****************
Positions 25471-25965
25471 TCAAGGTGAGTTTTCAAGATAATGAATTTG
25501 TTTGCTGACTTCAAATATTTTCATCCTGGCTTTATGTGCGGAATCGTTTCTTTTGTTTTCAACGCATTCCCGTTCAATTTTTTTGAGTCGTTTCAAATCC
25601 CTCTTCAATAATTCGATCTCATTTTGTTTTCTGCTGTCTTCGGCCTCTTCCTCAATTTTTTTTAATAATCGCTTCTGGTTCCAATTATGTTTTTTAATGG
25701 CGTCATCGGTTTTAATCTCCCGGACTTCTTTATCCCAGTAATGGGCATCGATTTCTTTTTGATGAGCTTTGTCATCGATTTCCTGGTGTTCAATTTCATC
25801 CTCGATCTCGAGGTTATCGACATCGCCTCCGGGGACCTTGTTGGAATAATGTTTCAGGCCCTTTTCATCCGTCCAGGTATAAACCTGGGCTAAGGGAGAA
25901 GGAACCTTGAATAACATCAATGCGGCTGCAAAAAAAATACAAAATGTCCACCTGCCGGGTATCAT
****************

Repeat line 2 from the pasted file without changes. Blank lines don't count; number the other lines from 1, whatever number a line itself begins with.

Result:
25471 TCAAGGTGAGTTTTCAAGATAATGAATTTG